Diablo IV has ushered in a new era for the classic action-RPG series. And while the five different classes offer multiple ways of playing, a whole other layer of tweaking and customisation waits for players in the option settings. While PC players will have more graphical options (which we’ll cover some essential ones here at the end), there are some pretty essential ones to consider on consoles, too.
Essential control settings for Diablo IV on console and PC
Let’s start with how you control Diablo IV, as you could be missing out on some great ways to customise how the game feels to play. From the pause screen navigate to the Options menu and select the “Controls” tab. Here you can rebind your buttons or keys, and also tweak some other options that are well worth considering.
PC and console: combine ‘Interact’ and ‘Basic Skill’
Diablo IV ships with the Combine Move / Interact / Basic Skill Slot setting turned on. This means that the A/X buttons on your gamepad or the left click of your mouse will do everything from firing off your basic skill (usually an attack), interacting with chests and other objects, and (when using a mouse) telling your character where to move. (Note: If you’re using a gamepad the left analogue stick covers movement, in which case the setting will just be called Combine Interact & Basic Skill.)
Turn this off and you can bind specific keys or buttons to move, interact, and your basic skill. This is a great way to feel like your actions are more intentional, especially if you don’t like accidentally targeting and attacking when you really just meant to move and open a chest.
That said, since there aren’t a whole lot of buttons available on a standard controller, folks playing with a gamepad might wish to leave the buttons combined.
PC: force move
Under Key Bindings you’ll find Force Move. It’s unbound by default. Binding this to a key will let you hold that key to just run in the direction of your mouse cursor. This’ll save you from constantly clicking to move like you’re closing pop-up ads or something.
PC: show item labels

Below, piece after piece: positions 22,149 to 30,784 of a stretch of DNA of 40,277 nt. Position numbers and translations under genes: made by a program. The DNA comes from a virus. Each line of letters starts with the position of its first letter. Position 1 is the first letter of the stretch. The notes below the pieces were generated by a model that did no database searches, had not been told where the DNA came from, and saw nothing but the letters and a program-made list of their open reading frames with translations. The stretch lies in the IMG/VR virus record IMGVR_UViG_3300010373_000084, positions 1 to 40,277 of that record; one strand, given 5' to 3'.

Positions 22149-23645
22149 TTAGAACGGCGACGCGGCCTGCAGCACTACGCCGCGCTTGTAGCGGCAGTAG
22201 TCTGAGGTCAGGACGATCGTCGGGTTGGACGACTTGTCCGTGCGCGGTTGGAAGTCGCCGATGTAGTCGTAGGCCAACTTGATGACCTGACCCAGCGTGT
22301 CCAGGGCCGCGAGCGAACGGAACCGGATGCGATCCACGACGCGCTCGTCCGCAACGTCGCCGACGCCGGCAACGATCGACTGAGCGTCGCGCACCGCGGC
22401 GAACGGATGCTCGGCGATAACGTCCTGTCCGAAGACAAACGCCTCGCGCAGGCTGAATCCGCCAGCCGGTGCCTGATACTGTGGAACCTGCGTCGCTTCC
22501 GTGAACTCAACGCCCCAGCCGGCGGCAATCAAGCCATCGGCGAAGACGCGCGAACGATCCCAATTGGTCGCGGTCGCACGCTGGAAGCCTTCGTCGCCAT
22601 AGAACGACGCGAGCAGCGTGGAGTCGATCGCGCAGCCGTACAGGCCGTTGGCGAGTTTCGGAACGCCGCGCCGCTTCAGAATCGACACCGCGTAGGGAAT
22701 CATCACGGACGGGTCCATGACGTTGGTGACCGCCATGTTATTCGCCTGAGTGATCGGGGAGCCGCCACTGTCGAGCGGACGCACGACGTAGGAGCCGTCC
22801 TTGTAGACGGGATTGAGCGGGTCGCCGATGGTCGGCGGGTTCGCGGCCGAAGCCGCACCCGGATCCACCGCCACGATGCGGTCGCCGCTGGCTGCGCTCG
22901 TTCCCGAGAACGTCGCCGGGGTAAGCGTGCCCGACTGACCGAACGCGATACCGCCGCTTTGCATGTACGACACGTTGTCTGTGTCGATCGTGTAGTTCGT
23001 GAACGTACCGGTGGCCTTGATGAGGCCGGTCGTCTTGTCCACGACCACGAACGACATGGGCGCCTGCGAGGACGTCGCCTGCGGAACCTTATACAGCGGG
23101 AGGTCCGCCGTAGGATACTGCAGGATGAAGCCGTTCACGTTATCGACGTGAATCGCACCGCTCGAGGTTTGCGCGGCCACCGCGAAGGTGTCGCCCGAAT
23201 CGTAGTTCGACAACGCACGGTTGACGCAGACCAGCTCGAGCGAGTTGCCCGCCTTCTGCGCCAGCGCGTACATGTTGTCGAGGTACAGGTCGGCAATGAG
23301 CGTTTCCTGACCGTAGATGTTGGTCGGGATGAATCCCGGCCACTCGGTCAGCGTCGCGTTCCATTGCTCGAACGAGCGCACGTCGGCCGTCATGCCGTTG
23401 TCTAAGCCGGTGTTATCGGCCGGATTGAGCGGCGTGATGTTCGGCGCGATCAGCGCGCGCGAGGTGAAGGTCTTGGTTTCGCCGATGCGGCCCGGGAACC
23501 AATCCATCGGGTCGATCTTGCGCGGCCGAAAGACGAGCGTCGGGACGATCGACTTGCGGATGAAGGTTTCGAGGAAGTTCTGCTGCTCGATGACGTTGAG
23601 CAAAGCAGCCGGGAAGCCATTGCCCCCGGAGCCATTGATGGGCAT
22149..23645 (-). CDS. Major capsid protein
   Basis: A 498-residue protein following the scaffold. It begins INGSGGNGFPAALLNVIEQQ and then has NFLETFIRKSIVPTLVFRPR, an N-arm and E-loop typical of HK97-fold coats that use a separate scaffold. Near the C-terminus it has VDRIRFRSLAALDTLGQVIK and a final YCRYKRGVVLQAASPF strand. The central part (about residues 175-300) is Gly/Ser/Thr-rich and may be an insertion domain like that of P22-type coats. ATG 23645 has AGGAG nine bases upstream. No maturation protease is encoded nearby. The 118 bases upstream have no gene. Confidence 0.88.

You’ll have to scroll way down the binds list to find Show Item Labels. It’s technically on console as well as PC, but if you’re alt-tabbing a lot while playing, then you might wish to change this, as it’s bound by default to, well, Alt.
Quality-of-life settings for Diablo IV
The Sound, Gameplay, Social, and Accessibility settings hold a number of pretty interesting options you may wish to consider. I’m lumping all of these under a quality-of-life category.
PC and console: item drop sounds
In the Sound tab, scroll down to the “Item Drop Sounds” settings and you’ll see a few different options. The first is In-game Loot Sounds.
Here you can toggle whether or not you’ll hear the drop sound for weapons, armour, jewellery, socketable items, and other stuff. You probably want to leave all of those ticked on, but the slider at the bottom is pretty neat. This lets you adjust if you’ll hear a drop sound for every item of Common status and up, or just Magic items and up, Rare items and up, Legendary items and up, or finally just Uniques.
After you reach a certain level, you may not have any interest in picking up lesser items, so adjusting this setting means you’ll only hear the loot drop sound when an item of a status you’re interested in drops.
PC and console: no more annoying quips
‘I’m out of energy’ or ‘I can’t do that yet’ or ‘Not in town’ quips
Your opinion may vary on Diablo IV’s vocalized error messages, like when your character says “I can’t do that yet” when you try to use an ability that’s still cooling down. Some people find it particularly annoying. Good news for them: You can shut them off entirely or change it to an ambient “whoosh” sound.
In the “Sound” tab, scroll all the way to the bottom to tweak Player Audio on Error. “Off” will kill all such audible notifications, while “Simple” uses a non-intrusive error sound that doesn’t have your character constantly telling you to stop trying to do the thing you cannot do.
PC and console: HUD position
Under the “Gameplay” tab, you’ll find a HUD Configuration option to place the HUD in the classic centered position or, as I prefer it, off to the left side. I find putting it on the left gives me more screen real estate in an essential area and makes the game look a little less claustrophobic.
PC and console: advanced tooltips
It’s kinda bizarre this option isn’t on by default as out of all the settings here, it’s one of the most important. Want to know if an item you just picked up is a good roll or not? Head on over to the “Gameplay” tab and turn on Advanced Tooltip Compare and Advanced Tooltip Information.
The first option lets you see how much a certain item compares to another when comparing them. The second gives you an indication of the range of certain item stats. For example, an item might say that it grants “13 per cent Basic Skill Damage.” Is that good or bad? With advanced tooltips on, you’ll see in brackets the range that number could be in. For example, if the range is 6.5 to 14.0 per cent, then a 13 would be pretty good.